Drones

New Study Finds That Drones Kill 10 Times More Civilians Than Manned Aircraft

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Credit:U.S. Airforce/wikimedia

A new study has found that the use of drones in Afghanistan resulted in 10 times more civilian deaths than manned aircraft. The study was conducted by Larry Lewis, a research scientist at the Center for Naval Analyses, and Sarah Holewinsk of the Center for Civilians in Conflict. The report used classified military data to calculate the number of civilian deaths caused by drones as opposed to manned fighter aircraft.

Lewis and Holewinsk examined the manned and unmanned strikes that occured in Afghanistan between mid 2010 and mid 2011, the most ferocious period of the air war, when up to 10 bombing missions a day were conducted. This was double the previous rate seen during Gen. Stanley McChrystal's time as Commader of U.S. and NATO Coalition Forces. Gen. McChrystal's strategy had been to limit air strikes to avoid civilian casualties and the subsequent outrage from the local population.

The report stands in stark contrast to President Obama's speech in May, where he claimed that "conventional airpower or missiles are far less precise than drones, and likely to cause more civilian casualties and local outrage." Lewis, who has conducted six previous studies into civilian casualties in Afghanistan noted that, "The fact that I had been looking at air operations in Afghanistan for a number of years led me to suspect that what I found was in fact the case." The findings may reinvigorate the debate between the effectiveness of pilots and the advantages of new technology.

From The Guardian:

"These findings show us that it's not about the technology, it's about how the technology is used," said Holewinski. "Drones aren't magically better at avoiding civilians than fighter jets. When pilots flying jets were given clear directives and training on civilian protection, they were able to lower civilian casualty rates." Yet the demand for additional drone strikes by commanders in the war zone creates pressure to reduce training, Holewinski and Lewis note."Adding or improving training on civilian casualty prevention is a resource decision in direct tension with the increasing demand for more UAS [unmanned aerial systems] and more operations, since additional training on civilian protection means time must be taken from somewhere else including the mission itself," Lewis and Holewinski write in their Prism article.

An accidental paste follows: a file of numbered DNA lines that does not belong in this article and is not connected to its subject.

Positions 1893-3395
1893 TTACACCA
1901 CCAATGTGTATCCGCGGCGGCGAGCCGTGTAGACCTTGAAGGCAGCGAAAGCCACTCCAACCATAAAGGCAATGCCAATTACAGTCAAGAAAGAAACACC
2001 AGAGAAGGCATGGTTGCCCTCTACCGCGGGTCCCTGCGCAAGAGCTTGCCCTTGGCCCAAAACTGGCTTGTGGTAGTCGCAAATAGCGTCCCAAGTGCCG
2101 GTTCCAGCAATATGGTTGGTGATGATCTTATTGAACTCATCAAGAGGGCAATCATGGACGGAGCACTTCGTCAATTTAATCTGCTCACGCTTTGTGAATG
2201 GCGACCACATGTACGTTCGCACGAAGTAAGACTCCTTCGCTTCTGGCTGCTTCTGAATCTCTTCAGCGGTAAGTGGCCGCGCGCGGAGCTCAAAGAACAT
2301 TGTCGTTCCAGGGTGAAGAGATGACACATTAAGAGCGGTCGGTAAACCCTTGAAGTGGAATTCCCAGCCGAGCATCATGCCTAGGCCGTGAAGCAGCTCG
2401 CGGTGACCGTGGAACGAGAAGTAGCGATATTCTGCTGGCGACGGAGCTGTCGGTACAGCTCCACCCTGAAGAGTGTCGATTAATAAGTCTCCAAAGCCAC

The studies findings provide more reasons why proponents of drones such as Director of the CIA John Brennan should be skeptical about their use. 

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34 responses to “New Study Finds That Drones Kill 10 Times More Civilians Than Manned Aircraft

    1. This should have been posted first by Ender Wiggin

  1. Does the aircraft kill them or is it the pilots and their ammunition killing them?

    1. People were killed. Lives were lost. What difference, at this point, does it make?

      1. Ahem…

        Munitions were released, casualties were incurred, aircraft were landed.

    2. Technically its the munitions, right?

  2. Collateral damage! Or something…

  3. But … but … drones kill only terrorists. That’s what my liberal Facebook friends tell me.

  4. This could never create blowback. That’s just a crazy libertarian meme. I mean, no one ever intended for civilians to die, so no one intended their families to hate the United States, therefor blowback is an impossibility.

    1. The road to good intentions is paved with 10-year-olds.

      1. +1 polite golf clap.

      2. *paved with the well polished skulls of 10yr olds.

        **polished by re-purposed child-slave monocle polishers

  5. A drone was has reportedly flowned and a weapon was have been discharged allegedly.

    10 to 1. Acceptable to those with no morals.

    1. You should probably go to the doctor who gave you the lobotomy and ask for your money back. That is, if you can speak clearly enough for him to understand you.

      1. I’m trying to get into journalism school, you ill-bred carbuncle.

        1. I can’t understand you over the drooling, NutraSweet. Sputter more clearly.

  6. Didn’t their parents tell them: hang around bad people and bad things happen to you. Welcome to the nanny state mentality.

  7. When pilots flying jets were given clear directives and training on civilian protection, they were able to lower civilian casualty rates.” Yet the demand for additional drone strikes by commanders in the war zone creates pressure to reduce training….” .